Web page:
A model Paddington sitting outside the door to Windsor gardens

An * next to a book title indicates that it came from NetGalley. ** indicates it was an advance copy from a source other than NetGalley

 

Authors I love, books, stats, The pile, week in books

The Week in Books: October 4 – October 10

Am I making progress at finishing the books I started on holiday? Well sort of, but not in anyway you can tell from this post. Is it stopping me starting other new stuff? Absolutely not. Is the list of books on the go getting out of hand? Just a touch. Did I also end up listening to sections of audiobooks I’ve listened to many times before? Yes absolutely (Gaudy Night, Crocodile on the Sandbank, Busman’s Honeymoon). Welcome to my (reading) life. 

Read:

V for Vengence by Sue Grafton

Death of a Tin God by George Bellairs*

The Littlest Guide by C R Mansell

The Body on the Beach by Simon Brett

Lila by Naima Coster

Started:

One More Christmas at the Castle by Trisha Ashley*

A Time to Die by Hilda Lawrence*

Still reading:

The Man Who Died Twice by Richard Osman*

Index, A History of the by Dennis Duncan*

Almost English by Charlotte Mendelson

Heroine Complex by Sarah Kuhn

The Adventures of Miss Barbara Pym by Paula Byrne*

Pirate King by Laurie R King

Bonus photo: I’m attempting to develop green fingers. I’m having mixed success, but have a picture of my downstairs window sill, where I’m attempting to sprout (is that the right word?) a baby spider plant from Cecil the Spider Plant, and an aloe vera that I’ve managed to keep alive for long enough that I’ve just ordered a fancy pot for it to live in – which is tempting fate to an extraordinary degree.

A baby spiderplant in water and a small aloe vera plant on a window sill.

An * next to a book title indicates that it came from NetGalley. ** indicates it was an advance copy from a source other than NetGalley

 

Book of the Week, new releases, reviews

Book of the Week: Ambush or Adore

I’m going to start this review with an apology: Ambush or Adore is a fan service piece from Gail Carriger, so really it will only work for you if you’ve already read a lot of Gail Carriger’s works. But it was also the only book I read last week that made me cry and it was the book I enjoyed the most. So sorry to the rest of you – but you have mini reviews coming up tomorrow to help ease your pain and if reading this makes you want to read some of the Carrigerverse I will provide pointers on that at the end.

Agatha Woosnoss is the greatest intelligence gatherer of her generation, but you wouldn’t know it to look at her. In fact, so skilled is she that you probably wouldn’t be able to find her in the room to look at her, even if you knew she was there. Pillover Plumleigh-Teignmott is a professor of ancient languages at Oxford. He’s also probably the only person who has always seen Agatha, even if she doesn’t realise it. Ambush or Adore spans more than forty years and follows these two from school through Middle Age, so you can see what happened to them after Mademoiselle Geraldine’s Academy crashed.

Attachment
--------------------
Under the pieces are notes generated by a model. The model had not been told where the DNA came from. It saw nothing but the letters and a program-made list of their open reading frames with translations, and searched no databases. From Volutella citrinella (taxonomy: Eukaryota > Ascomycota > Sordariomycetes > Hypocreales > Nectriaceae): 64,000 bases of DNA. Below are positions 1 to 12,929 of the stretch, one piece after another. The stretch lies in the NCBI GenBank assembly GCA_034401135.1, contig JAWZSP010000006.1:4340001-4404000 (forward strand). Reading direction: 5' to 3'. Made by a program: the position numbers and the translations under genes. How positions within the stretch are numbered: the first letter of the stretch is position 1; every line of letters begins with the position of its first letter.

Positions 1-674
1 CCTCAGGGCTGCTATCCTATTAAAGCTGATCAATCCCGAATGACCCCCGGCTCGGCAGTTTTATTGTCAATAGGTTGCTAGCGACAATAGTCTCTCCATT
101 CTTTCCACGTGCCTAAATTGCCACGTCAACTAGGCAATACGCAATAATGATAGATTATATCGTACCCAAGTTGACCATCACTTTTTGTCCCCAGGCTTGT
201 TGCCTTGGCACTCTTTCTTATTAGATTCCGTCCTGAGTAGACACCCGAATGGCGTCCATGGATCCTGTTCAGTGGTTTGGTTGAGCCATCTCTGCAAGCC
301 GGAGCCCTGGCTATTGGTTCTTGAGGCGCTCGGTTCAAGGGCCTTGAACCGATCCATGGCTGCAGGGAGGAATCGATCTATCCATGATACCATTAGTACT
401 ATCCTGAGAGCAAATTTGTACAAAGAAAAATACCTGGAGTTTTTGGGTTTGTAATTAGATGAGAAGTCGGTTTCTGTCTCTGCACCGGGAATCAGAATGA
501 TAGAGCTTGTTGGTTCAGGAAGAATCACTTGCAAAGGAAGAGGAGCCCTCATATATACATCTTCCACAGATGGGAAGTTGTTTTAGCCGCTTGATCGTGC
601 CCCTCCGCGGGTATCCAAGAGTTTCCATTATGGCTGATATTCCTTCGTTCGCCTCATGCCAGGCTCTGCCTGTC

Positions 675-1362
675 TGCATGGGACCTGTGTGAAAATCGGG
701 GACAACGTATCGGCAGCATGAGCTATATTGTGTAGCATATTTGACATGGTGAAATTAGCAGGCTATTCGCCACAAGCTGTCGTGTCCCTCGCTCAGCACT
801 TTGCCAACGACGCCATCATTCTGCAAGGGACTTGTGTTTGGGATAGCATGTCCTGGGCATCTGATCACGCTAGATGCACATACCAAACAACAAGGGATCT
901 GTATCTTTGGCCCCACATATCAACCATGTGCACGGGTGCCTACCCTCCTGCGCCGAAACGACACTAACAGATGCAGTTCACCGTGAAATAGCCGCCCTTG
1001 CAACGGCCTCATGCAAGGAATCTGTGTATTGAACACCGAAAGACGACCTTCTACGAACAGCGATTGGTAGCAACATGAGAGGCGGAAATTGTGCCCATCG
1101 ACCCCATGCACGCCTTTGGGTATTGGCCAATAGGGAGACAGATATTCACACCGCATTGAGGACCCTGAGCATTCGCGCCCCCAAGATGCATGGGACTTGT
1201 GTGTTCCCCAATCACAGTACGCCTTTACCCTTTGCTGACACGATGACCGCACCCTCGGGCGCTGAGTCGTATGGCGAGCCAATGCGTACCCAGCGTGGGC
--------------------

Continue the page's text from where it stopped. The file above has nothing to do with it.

If you don’t know what Mademoiselle Geraldine’s Academy was (or how it was able to crash) this book probably isn’t going to be for you. Yes it’s a slightly star crossed friends to lovers story across the decades but really this is for the fans. It starts with the flight home at the end of Reticence, skips back to the end of Manners and Mutiny and fills in the gaps of what happened to two members of the Finishing School posse across the course of the entire Parasol Protectorate and Custard Protocol Series. There are guest appearances from everyone’s favourite vampire* and some of the other finishing school crew. There are references to the ones you don’t see. There are nods to the events of the series. It has pretty much everything I wanted and I loved it. As I said at the top, it made me cry with all the heartache and yearning but it’s also incredibly tender and there is such a satisfying resolution to it all.

I had my copy of Ambush and Adore preordered but you can buy direct from Gail Carriger as well as from Kindle and Kobo and the audiobook will arrive some time in the near future.. There is no physical edition at the moment, but it will be included in a hardcover omnibus of the Delightfully Deadly series that it’s a part of early next year. If you have not read any Gail Carriger before and now fancy reading about a steampunk Victorian Britain with vampires, werewolves and a society of lady intelligencers, you have two options: chronological order or publication order. I’ve written a whole post about the series, but in short chronological order puts the Young Adult Finishing School series first, publication see you start with Soulless and the Parasol Protectorate series, then go backwards to Finishing School and then forwards again to Prudence, which is set a decade or so after the end of the Parasol Protectorate. I prefer chronological because you get some delightful reveals, but that may also be because that’s the order I read them in. How can I really tell because things are only a surprise once! Whatever you try it’ll be fun.

Happy Reading!

* Lord Akeldama of course. Who else could possibly be.